The miniature book collection at the Clark Library is probably one of our most eye-catching yet least-used collections. As much as I would love to see our scholars pore over these tiny tomes, magnifying glasses in hand, the fact of the matter is that the miniature books hardly leave their shelf. However, whenever there is a tour or a class visit, invariably there is at least one person who notices the cabinet and is instantly fascinated, asking “Are they real?” and “Can you actually read them?” I am here to tell you that yes, they are real books, and yes, you might have to squint, but you can read them.
There are a few of the miniature books in the collection that I would like to highlight, particularly Barbara Raheb’s Oscar Wilde editions. Our Oscar Wilde collection is extensive (and well-used) but Raheb’s books are unlike any other, as they are only 24 millimeters tall. That’s slightly less than an inch!
Raheb first came to miniature books by way of miniature dollhouse accessories. According to Robert C. Bradbury’s 20th Century United States Miniature Books, it was Queen Mary’s dollhouse at Windsor Castle that first captured Raheb’s attention, and she began producing miniature books for dollhouses in 1976 under the name Mudlark Miniatures. In 1980 she began using the imprint Pennyweight Press and focused her attention on books for miniature book collectors. Raheb’s prolific output (over five hundred miniature books according to Bradbury) and the high caliber of her work earned her the Miniature Book Society’s Norman W. Forgue award in 1995 for her outstanding contributions to the miniature book world.
These miniatures are undeniably “real books.” Raheb’s books are bound in leatherette, have marbled endpapers and gilt titles on the covers and spines, are illustrated and have text. And as long as there have been books, there have been miniature books. A excellent overview of miniature book history can be found over at the Lilly Library’s online exhibit “4000 Years of Miniature Books” [http://www.indiana.edu/~liblilly/miniatures/index.shtml] But the miniatures are nearly impossible to read without a magnifying glass. And if books are meant to be read, what, then, is their appeal? For starters, they are easier to carry around (this was important for the traveling libraries) and they are sometimes easier to hold (and this was important for children’s books). Miniature books are also easier to conceal. The first book on contraception, Fruits of Philosophy; or, The Private Companion of Young Married People, by Dr. Charles Knowlton in 1832 was a mere 2 7/8 by 2 1/2 inches. (When Knowlton, who did not include his name on the book, was discovered as the author, he was briefly jailed.) [“Why Miniature Books?” By Anne C. Bromer, http://www.go-star.com/antiquing/miniature-books.htm%5D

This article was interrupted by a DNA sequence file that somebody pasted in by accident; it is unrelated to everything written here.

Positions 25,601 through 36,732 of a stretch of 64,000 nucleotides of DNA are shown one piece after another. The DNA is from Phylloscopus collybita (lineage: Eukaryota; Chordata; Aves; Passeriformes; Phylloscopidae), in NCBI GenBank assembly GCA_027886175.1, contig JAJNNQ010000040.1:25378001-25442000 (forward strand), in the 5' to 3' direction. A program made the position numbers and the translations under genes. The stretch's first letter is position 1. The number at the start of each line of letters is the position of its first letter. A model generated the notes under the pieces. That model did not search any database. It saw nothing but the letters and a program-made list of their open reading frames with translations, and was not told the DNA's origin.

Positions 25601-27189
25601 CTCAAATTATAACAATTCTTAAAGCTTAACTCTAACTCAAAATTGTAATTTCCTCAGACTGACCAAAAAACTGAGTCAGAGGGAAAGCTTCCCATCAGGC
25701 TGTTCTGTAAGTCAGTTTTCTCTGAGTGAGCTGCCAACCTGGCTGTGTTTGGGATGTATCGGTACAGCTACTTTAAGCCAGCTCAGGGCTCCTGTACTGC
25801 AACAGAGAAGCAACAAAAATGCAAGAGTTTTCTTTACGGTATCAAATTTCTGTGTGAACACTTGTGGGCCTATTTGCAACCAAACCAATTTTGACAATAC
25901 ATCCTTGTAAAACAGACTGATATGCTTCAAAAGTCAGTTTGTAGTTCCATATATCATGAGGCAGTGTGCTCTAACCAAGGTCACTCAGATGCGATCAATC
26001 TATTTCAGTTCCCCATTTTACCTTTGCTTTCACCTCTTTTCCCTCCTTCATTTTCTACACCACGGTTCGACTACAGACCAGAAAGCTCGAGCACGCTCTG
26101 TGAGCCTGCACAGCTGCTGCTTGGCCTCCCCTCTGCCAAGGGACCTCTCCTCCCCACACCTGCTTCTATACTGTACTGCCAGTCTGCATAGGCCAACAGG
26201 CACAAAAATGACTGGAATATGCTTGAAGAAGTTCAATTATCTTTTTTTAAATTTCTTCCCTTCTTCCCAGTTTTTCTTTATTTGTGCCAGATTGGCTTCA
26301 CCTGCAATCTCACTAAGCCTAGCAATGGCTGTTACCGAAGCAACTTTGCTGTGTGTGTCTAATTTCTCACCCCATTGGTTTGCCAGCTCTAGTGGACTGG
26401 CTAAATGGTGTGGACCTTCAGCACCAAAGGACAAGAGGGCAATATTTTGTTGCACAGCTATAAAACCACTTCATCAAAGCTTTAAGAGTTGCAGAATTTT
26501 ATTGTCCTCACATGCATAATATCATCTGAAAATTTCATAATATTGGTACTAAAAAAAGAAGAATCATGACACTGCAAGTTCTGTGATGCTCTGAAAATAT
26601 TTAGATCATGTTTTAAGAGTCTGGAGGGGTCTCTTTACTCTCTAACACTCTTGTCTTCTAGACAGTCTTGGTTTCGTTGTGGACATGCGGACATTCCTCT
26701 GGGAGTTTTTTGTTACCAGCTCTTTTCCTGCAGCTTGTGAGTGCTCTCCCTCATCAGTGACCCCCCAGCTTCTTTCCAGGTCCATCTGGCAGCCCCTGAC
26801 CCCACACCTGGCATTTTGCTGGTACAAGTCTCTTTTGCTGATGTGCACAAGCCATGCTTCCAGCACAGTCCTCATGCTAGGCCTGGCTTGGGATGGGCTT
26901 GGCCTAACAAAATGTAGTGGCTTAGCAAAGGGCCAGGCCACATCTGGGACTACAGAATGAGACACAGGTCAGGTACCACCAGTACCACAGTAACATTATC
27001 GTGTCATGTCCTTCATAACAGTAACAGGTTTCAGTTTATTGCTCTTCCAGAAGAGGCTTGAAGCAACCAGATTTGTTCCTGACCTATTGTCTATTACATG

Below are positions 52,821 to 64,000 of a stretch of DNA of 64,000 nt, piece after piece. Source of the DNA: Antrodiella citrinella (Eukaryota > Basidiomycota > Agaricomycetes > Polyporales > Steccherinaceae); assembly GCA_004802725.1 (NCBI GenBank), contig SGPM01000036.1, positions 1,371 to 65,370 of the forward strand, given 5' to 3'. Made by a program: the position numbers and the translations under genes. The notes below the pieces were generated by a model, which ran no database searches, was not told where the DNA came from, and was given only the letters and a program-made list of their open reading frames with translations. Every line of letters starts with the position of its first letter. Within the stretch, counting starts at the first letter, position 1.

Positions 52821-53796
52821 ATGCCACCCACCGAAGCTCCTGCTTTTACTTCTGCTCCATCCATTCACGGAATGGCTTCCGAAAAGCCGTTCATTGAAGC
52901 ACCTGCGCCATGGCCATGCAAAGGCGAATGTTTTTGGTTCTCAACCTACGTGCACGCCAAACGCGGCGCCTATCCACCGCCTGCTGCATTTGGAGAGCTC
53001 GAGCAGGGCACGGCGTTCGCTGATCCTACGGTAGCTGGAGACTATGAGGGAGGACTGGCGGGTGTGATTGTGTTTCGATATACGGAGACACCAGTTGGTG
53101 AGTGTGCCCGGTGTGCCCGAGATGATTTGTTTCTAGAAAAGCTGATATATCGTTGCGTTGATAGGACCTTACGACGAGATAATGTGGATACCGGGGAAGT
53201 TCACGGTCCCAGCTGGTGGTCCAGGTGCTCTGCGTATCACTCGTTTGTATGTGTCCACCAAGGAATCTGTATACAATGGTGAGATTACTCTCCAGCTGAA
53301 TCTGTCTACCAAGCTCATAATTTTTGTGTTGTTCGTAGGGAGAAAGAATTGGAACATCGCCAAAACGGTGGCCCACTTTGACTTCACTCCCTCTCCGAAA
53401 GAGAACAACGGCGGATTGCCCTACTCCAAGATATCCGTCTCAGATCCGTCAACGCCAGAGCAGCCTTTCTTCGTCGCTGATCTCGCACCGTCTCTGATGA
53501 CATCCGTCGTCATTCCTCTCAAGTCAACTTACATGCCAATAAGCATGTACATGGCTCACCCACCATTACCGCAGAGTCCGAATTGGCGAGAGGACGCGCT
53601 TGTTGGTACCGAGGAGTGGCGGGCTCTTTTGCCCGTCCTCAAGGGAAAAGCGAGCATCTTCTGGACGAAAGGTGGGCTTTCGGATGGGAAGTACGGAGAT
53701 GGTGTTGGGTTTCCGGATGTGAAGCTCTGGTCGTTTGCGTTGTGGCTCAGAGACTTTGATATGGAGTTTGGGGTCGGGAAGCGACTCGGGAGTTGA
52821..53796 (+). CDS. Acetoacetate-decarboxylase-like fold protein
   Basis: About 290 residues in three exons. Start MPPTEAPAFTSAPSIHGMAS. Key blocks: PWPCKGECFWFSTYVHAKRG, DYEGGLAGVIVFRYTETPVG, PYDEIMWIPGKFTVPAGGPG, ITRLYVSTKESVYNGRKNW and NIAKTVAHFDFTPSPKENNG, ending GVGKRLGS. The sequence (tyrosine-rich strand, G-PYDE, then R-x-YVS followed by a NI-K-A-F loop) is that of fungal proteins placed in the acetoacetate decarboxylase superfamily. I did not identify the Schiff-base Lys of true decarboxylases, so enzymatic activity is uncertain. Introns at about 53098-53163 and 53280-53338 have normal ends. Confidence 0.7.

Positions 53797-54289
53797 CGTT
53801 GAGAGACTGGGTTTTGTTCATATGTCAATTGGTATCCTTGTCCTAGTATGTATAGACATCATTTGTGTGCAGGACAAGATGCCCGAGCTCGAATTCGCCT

But there is no need these days to conceal The Picture of Dorian Gray or The Selfish Giant and paperbacks are easy enough to carry around. Why mini books today and why so incredibly mini? As Doris Welsh points out in the The History of Miniature Books, miniature books are charming. They captivate the imagination. They are tiny marvels that take a tremendous amount of effort and time. For me, their tininess draws attention to aspects of bookmaking that I might overlook simply due to over-familiarity. I rarely think about font-size with most books, but show me a miniature book and suddenly I want to know how tiny the type is. (Raheb’s are done in 9-point font and then photographically reduced. In the nineteenth century, before the advent of photoreduction, typesetters and publishers cast incredibly tiny 2- and 3-point fonts.) Miniature books, such as “Thumb Bibles” and “lilliput dictionaries,” were often produced for their novelty and to show off the publisher’s skills. What’s striking to me when looking at pictures of miniature books in bibliographies or online is that — unless there is something else in the picture to show the scale — I would never be able to guess just how incredibly small and marvelous these books really are.